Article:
On Friday, Stewart hit a home run an estimated 440 feet. 

Cameron had a special view of it, from the on-deck circle.

“I mean, wow, that’s definitely the farthest ball I’ve seen hit in person,” Cameron said. “He has ridiculous pop. It’s crazy to go out there and watch it in front of me. That’s the first home run like that, that I’ve seen up close and personal, on deck. I got the great view of it.”

Stewart is hitting .252 with 21 home runs, although he has had an inconsistent season.

At the end of May, it seemed like he was destined to go to Detroit quickly. He was hitting .281 with 13 home runs.

But he is hitting .224 with six home runs in 43 games since the All-Star break.

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“I don’t think he’s tapped into what his power can be,” Saltalamacchia said. “He has the power to go opposite field. Once he figures out he can hit it out to all fields, he’s going to be a lot more dangerous of a hitter.”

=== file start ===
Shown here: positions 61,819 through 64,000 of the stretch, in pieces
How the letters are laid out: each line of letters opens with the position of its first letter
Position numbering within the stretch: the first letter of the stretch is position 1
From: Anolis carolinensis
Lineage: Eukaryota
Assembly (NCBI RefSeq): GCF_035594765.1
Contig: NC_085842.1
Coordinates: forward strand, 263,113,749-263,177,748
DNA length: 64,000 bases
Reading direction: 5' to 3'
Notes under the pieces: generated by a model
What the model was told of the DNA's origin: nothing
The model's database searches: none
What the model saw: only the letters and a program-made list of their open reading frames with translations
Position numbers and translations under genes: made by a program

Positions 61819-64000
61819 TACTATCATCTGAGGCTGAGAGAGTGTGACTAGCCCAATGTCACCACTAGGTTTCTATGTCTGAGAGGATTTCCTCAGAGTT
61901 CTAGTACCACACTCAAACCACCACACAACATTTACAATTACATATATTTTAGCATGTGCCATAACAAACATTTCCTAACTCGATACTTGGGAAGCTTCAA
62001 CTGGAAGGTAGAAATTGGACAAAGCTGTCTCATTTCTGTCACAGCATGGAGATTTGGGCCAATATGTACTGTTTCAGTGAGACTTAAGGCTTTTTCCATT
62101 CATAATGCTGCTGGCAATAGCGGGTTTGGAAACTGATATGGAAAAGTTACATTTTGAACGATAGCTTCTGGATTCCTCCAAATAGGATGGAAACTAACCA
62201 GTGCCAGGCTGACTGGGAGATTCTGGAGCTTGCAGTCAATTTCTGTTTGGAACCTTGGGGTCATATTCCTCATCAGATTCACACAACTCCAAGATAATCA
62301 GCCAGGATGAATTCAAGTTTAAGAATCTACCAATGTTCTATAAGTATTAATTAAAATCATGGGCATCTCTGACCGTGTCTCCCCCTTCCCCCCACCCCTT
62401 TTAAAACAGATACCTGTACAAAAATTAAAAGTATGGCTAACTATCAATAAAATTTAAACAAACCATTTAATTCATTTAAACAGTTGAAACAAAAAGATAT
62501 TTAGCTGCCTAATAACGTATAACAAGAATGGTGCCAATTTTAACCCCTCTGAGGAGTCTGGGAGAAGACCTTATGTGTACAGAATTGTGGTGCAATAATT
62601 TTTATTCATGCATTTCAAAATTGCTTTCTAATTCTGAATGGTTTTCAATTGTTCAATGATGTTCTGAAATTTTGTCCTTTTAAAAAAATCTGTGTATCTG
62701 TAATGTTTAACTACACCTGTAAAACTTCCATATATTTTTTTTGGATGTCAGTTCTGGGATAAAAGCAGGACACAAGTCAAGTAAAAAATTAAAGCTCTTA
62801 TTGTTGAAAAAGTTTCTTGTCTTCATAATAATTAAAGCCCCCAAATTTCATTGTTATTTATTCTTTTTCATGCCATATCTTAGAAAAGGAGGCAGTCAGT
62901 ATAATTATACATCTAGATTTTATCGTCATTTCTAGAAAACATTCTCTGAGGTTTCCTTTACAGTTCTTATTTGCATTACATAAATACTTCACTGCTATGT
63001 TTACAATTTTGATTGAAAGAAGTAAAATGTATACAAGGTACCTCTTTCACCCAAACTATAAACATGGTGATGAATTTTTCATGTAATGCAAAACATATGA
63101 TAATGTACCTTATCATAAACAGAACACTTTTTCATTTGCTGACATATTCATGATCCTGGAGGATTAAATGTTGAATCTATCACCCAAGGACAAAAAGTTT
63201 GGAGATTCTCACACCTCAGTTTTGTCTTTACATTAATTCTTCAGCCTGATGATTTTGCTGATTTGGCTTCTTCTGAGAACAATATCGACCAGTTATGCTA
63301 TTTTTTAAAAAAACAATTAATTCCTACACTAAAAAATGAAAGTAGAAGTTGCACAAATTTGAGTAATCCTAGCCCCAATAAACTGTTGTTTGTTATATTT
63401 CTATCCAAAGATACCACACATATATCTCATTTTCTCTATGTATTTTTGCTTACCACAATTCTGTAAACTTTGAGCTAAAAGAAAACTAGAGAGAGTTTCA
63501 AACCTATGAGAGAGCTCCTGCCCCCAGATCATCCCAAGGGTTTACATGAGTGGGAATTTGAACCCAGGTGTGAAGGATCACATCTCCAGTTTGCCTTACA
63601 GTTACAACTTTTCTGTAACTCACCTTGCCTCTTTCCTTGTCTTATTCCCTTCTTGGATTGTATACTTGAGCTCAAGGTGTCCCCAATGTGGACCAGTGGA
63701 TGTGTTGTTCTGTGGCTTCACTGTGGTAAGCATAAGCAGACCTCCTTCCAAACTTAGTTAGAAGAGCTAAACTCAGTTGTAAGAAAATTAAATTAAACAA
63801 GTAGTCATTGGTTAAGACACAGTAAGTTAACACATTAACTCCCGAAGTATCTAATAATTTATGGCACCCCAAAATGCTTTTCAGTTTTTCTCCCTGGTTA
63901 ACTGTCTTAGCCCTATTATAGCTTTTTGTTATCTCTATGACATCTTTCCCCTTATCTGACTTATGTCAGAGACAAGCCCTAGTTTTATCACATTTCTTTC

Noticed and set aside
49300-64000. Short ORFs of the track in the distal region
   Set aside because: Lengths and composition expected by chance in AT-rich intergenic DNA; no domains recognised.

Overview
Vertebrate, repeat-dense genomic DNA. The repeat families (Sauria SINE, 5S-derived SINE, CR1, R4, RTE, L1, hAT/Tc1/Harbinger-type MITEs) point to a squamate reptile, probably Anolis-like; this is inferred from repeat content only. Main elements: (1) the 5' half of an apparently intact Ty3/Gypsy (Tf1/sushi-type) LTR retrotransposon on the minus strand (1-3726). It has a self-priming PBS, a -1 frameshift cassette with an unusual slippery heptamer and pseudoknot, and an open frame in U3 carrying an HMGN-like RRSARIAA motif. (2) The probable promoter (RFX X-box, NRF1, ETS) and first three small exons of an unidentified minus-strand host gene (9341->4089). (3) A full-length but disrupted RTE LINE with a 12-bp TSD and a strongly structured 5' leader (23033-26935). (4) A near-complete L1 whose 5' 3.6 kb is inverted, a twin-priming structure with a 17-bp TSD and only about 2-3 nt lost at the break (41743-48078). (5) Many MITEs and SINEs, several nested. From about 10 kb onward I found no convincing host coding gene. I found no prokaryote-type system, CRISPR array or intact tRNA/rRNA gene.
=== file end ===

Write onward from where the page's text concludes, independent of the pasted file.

While most of the talent in the Tigers’ minor league system can be found at Erie and Lakeland, Cameron, Stewart and Lugo represent the near future. Lugo has hit .273 with three home runs in 120 games.

“The guy is amazing,” Cameron said about Lugo. “All around, he’s a good player. Good glove. The guy is just amazing. Cool as all can be out there. It’s great to be around all these guys.”

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This has been another year of transition for the Tigers’ organization. While the big league club has struggled, as expected, it has been a success in the minors, as several players have progressed and jumped to different levels. Brock Deatherage and Kody Clemens are now in Lakeland. Parker Meadows moved up to Connecticut (Short-Season A). Matt Manning jumped from Low-A West Michigan to Erie. Alex Faedo, the team's 2017 first-round pick, is in Erie.

And you have Cameron, Stewart and Lugo, waiting to go to Detroit.

Stewart and Lugo are expected to arrive later this week.

And if you believe the old guy in the lawn chair, Cameron could be there next season.

Contact Jeff Seidel: Follow him on Twitter @seideljeff. To read his recent columns, go to